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Brixham Fish Market – A Fishy Proposition:
When the nice lady from the English Riviera tourism board accosted me on the Orient Express trip and suggested I came along to her event a week or so later, she mentioned a trip on a steam train, a visit to Agatha Christie’s holiday home Greenway and a tour of the Kent’s Caverns. She MIGHT have whispered something under her breath about Brixham fish market, but she definitely didn’t mention a 5.30am start!
Joking apart, I love fish and I’ve always been curious about how it is processed in the UK – how does what we eat in a restaurant or supermarket get there? So I was genuinely interested, despite the start.
Brixham fish market in Devon has benefited from massive investment over the last few years, around £20m has been spent developing the market and the accompanying services for local fishermen (the market also provides ice and fuel). And, last year Brixham turned over around £24million of fish…
The fish market started in the late 1800’s with sailing smacks landing their catch on the Old Fish Market Quay before the present market was built in the early seventies and modernised in the last few years. Now, I believe it has the highest value catch in the UK (though not the highest volume).
Fish is graded on landing, each fishing boat’s catch is kept on ice by type and grade in their own containers carefully labelled up and waiting auction.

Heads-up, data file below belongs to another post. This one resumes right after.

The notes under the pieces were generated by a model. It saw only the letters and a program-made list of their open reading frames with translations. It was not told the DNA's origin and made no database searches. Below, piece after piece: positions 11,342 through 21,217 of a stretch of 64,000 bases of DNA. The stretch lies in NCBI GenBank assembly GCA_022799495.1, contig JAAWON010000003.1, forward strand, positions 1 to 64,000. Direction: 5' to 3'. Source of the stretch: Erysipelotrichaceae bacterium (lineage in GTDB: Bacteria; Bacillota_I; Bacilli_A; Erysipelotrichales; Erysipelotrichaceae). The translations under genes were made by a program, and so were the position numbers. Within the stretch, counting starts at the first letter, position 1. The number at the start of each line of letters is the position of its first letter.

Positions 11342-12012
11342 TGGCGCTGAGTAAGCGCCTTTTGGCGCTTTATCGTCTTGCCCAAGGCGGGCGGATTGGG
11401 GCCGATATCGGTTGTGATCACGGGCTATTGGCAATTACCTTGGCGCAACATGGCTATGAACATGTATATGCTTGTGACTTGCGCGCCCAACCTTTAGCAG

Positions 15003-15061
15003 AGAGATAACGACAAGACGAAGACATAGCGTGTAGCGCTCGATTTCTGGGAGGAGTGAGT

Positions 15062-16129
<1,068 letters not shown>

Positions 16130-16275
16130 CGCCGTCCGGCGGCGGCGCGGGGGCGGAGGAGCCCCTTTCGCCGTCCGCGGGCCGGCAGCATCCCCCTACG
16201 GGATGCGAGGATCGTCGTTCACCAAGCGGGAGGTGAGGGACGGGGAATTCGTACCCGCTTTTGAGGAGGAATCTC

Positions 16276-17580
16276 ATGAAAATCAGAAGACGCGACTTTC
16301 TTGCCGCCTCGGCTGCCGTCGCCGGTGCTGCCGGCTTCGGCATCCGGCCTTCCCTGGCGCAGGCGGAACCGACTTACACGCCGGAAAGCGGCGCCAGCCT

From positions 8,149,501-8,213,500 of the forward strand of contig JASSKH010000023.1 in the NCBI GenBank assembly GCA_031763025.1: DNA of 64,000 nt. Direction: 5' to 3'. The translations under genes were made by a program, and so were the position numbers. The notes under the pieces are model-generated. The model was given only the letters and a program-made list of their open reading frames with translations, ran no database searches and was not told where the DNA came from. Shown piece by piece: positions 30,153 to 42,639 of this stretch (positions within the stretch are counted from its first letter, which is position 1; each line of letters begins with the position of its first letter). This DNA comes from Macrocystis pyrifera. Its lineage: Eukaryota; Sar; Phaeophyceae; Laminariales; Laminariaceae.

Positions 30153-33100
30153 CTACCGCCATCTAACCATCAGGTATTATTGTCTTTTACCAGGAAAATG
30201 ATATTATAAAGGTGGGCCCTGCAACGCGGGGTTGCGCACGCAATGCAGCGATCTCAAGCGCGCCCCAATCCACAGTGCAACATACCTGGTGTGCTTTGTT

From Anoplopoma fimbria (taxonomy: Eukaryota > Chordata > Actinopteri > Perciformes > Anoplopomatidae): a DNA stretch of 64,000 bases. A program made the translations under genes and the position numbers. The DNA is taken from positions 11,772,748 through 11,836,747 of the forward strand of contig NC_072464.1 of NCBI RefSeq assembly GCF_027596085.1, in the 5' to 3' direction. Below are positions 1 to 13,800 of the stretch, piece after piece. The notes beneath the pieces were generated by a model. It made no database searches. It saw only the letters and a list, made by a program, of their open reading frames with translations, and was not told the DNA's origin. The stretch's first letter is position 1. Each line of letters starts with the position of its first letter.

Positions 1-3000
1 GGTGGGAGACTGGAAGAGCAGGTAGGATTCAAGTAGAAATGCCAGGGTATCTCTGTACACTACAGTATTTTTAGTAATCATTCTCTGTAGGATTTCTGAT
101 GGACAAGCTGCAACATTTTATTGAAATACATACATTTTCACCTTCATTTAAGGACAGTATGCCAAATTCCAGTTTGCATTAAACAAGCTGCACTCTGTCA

Within a few hours of landing, they will have been auctioned and be on their way to their next destination. The process is quite straightforward and very quick, the auctioneers work around the room with the buyers, selling each container on the basis of price per kilo to the highest bidder. Prices vary tremendously depending on the type of fish and the premium fish (Scallops, Dover Sole etc) is kept in a separate room to the majority of day catch. There’s also a large refrigeration and processing facility for cuttlefish, which is separated to avoid the black ink spoiling other catches.
Our host for the tour from Brixham fisheries was very keen to show us just how fresh the fish is. Much of the fish being sold is from day trips so, when it’s sold it is in a state of rigour mortis and completely stiff. By the time it reaches us, the fish has aged for five to ten days and lost that stiffness.
He was also keen to explain how West Country fishermen are working with the authorities to improve sustainable fishing. We saw a couple of beam trawlers laid up to ensure the waters were not overfished. It’s a very delicate balance between enabling fishermen to earn a living now and the seas to restock to ensure future supplies are not jeopardised. And, I think we can all contribute by trying varieties of fish we may not have come across before, many of which are very similar to their better-known brothers. Witch and Megrin (both sometimes labelled ‘Cornish Sole’ and with a similar flavour and texture), Ling (which tastes like a cross between monkfish and cod), Hake and Grey Mullet…both very popular on the continent but less well known here! I’ll be posting some Hake dishes over the next few days.
We saw a huge range of fish on sale and some shellfish (crab and scallops) before going on to the newly opened Crab House restaurant for a welcomed brunch (which was STILL earlier than my normal time for breakfast).
Thank you to Brixham fish market for an enlightening start to the day!